The adage of " My enemies' enemy is my friend" has been used many times when an alliance with other forces seems to be a marriage of convenience/necessity in answer to a threat rather than one that is well thought out....in the case of what is happening in Libya, this cannot be good.
The idea that we will be arming and supporting Libyan Rebel Forces, who are also alligned with Al Qeada, in the fight against Momar Ghaddafi, who a few years ago were fighting our troops in Iraq & Afghanistan is more than worrisome....it is wrong.
And the news only gets worse - " Idriss Deby Itno, Chad's president, said al-Qaeda has managed to pillage military arsenals in the Libyan rebel zone and acquired arms, "including surface-to-air missiles, which were then smuggled into their sanctuaries".
That info, if true, constitutes a clear and present danger to our forces across the Middle East and Afghanistan....a grave danger.
Again, any sane person would start to question what we have waded into in Libya if one of the outcomes is arming sworn enemies of the United States with advanced weaponry that could cause the deaths of our troops...I feel that POTUS has a lot more explaining to do as this would constitute a failure of his position as Commander-in-Chief. I will be interested in seeing how he explains this revelation when he gets around to letting us know what we are doing in Libya....
Libyan rebel commander admits his fighters have al-Qaeda links
Abdel-Hakim al-Hasidi, the Libyan rebel leader, has said jihadists who fought against allied troops in Iraq are on the front lines of the battle against Muammar Gaddafi's regime.
By Praveen Swami, Nick Squires and Duncan Gardham - UK Telegraph
Mr al-Hasidi admitted he had earlier fought against 'the foreign invasion' in Afghanistan
In an interview with the Italian newspaper Il Sole 24 Ore, Mr al-Hasidi admitted that he had recruited "around 25" men from the Derna area in eastern Libya to fight against coalition troops in Iraq. Some of them, he said, are "today are on the front lines in Adjabiya".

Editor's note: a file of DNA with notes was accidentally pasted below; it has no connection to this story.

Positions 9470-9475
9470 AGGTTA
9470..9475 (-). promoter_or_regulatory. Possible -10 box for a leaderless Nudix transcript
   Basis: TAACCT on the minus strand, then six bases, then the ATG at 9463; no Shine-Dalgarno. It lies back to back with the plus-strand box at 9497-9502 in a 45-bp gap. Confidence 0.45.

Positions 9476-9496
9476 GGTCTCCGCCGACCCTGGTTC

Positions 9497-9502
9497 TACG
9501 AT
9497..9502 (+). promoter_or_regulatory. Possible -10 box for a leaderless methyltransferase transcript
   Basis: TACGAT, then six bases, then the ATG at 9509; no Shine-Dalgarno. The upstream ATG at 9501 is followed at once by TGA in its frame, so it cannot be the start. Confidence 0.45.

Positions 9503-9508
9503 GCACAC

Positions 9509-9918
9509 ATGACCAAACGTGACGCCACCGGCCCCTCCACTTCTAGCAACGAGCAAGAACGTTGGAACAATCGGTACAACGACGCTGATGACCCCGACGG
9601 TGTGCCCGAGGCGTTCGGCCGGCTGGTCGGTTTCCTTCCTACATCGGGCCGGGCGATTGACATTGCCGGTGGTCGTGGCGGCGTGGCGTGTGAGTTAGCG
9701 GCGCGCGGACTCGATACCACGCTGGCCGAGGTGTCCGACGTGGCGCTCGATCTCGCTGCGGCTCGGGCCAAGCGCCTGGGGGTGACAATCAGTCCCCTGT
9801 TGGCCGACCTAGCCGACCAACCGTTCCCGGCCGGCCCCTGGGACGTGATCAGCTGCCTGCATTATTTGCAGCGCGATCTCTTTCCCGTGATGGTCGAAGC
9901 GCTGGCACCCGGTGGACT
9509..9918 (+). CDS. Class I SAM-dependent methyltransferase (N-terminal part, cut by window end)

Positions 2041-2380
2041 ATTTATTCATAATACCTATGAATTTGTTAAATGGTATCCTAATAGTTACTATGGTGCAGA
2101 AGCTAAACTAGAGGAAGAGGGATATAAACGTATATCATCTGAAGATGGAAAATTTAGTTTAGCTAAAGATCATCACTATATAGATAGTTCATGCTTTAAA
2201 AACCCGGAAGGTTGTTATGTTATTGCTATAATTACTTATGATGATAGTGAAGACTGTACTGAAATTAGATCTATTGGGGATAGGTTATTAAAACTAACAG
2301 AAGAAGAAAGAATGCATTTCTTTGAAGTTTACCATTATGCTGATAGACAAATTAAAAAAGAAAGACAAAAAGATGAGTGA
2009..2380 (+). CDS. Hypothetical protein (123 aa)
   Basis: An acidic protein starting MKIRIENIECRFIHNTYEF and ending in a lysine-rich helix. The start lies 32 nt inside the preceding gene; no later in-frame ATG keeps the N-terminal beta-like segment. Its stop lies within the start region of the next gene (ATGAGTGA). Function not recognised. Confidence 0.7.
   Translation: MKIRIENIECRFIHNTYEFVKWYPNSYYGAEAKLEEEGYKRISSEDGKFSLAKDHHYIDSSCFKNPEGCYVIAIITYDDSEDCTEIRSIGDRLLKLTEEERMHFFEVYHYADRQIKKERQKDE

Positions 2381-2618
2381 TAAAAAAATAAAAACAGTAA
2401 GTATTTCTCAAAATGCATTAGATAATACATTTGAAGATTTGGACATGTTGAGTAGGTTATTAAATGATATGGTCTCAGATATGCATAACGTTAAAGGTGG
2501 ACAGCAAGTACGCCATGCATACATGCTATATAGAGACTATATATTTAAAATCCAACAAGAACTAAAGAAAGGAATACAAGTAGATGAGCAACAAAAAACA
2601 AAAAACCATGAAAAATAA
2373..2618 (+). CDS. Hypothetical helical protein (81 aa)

Mr al-Hasidi insisted his fighters "are patriots and good Muslims, not terrorists," but added that the "members of al-Qaeda are also good Muslims and are fighting against the invader".
His revelations came even as Idriss Deby Itno, Chad's president, said al-Qaeda had managed to pillage military arsenals in the Libyan rebel zone and acquired arms, "including surface-to-air missiles, which were then smuggled into their sanctuaries".
Mr al-Hasidi admitted he had earlier fought against "the foreign invasion" in Afghanistan, before being "captured in 2002 in Peshwar, in Pakistan". He was later handed over to the US, and then held in Libya before being released in 2008.
US and British government sources said Mr al-Hasidi was a member of the Libyan Islamic Fighting Group, or LIFG, which killed dozens of Libyan troops in guerrilla attacks around Derna and Benghazi in 1995 and 1996.
Even though the LIFG is not part of the al-Qaeda organisation, the United States military's West Point academy has said the two share an "increasingly co-operative relationship". In 2007, documents captured by allied forces from the town of Sinjar, showed LIFG emmbers made up the second-largest cohort of foreign fighters in Iraq, after Saudi Arabia.
Earlier this month, al-Qaeda issued a call for supporters to back the Libyan rebellion, which it said would lead to the imposition of "the stage of Islam" in the country.
British Islamists have also backed the rebellion, with the former head of the banned al-Muhajiroun proclaiming that the call for "Islam, the Shariah and jihad from Libya" had "shaken the enemies of Islam and the Muslims more than the tsunami that Allah sent against their friends, the Japanese".